Coastal and oceanic dispersal modelling

Understanding how material released into the ocean spreads is very important in the case of oil spills, sediment transport and the release of invasive species. 

Understanding how material released into the ocean spreads is very important in the case of oil spills, sediment transport  and the release of invasive species.

 How material is distributed from an initial source depends on the nature of the material itself and the complex flow of water around the coast and ocean of New Zealand.

The properties that determine this spread (or dispersal) are:

  • the mean water flow,
  • the variability of this mean flow with time , at each point in the ocean.
  • how the material interacts with this flow.

Given the size of the NZ EEZ, actually measuring all this information is practically impossible. However, there are mathematical models of these flows that are quite reliable. One of the oceanic modelling tools in use at NIWA is the Regional Ocean Modelling System (ROMS), an open source code resulting from an international collaboration of many institutions and researchers.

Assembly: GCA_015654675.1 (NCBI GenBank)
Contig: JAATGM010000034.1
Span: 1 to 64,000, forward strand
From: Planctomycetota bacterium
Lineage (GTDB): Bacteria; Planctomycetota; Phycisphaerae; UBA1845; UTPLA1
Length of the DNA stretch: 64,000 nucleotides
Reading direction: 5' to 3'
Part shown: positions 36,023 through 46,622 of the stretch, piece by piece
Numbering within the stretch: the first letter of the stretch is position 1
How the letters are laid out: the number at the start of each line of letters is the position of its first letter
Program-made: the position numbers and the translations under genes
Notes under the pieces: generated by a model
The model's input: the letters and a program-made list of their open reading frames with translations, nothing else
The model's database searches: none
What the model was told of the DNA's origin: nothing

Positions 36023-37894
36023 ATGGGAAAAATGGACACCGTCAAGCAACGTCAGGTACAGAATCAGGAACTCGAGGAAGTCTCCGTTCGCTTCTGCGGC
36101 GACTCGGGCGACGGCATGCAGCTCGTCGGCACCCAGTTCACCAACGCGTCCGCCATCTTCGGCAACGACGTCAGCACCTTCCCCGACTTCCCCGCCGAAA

See our chart 'New Zealand Bathymetry - Exclusive Economic Zone'

More information about ROMS 

The video below shows an example of the output of a model of surface flow speed in the NZ EEZ using the Regional Ocean Modelling System (ROMS).

Using ROMS we can replace the impossible task of constantly measuring the flow at every point in the ocean, with comparing how well the model performs in comparison to the available data, and using the model results where there are no data.

Connectivity is the relationship between material released at one location and its chances of reaching another location. Dispersal measures the rate at which material released at a point is spread by the flow. In order to quantify connectivity and dispersal for flows, the model needs to provide:

  • its best estimates of the mean flow and variance, and
  • track the movement of material within that flow.

The combination of both these elements is needed to predict how material disperses, and start to answer questions like, ''if I put a message in a bottle off Tauranga, will it ever get to Bluff?"

These are two more model output examples from this kind of work performed by NIWA.

A model of sea surface temperature in the Hauraki Gulf using ROMS.

Simulated particle movement in model near-surface NZ EEZ ocean flows for particles released around the NZ coastline.

Jordy Hendrikx
Sediment from the Eglinton river eddies in Lake Te Anau. [Jordy Hendrikx]
Screenshot from ROMS animation
Screenshot from ROMS animation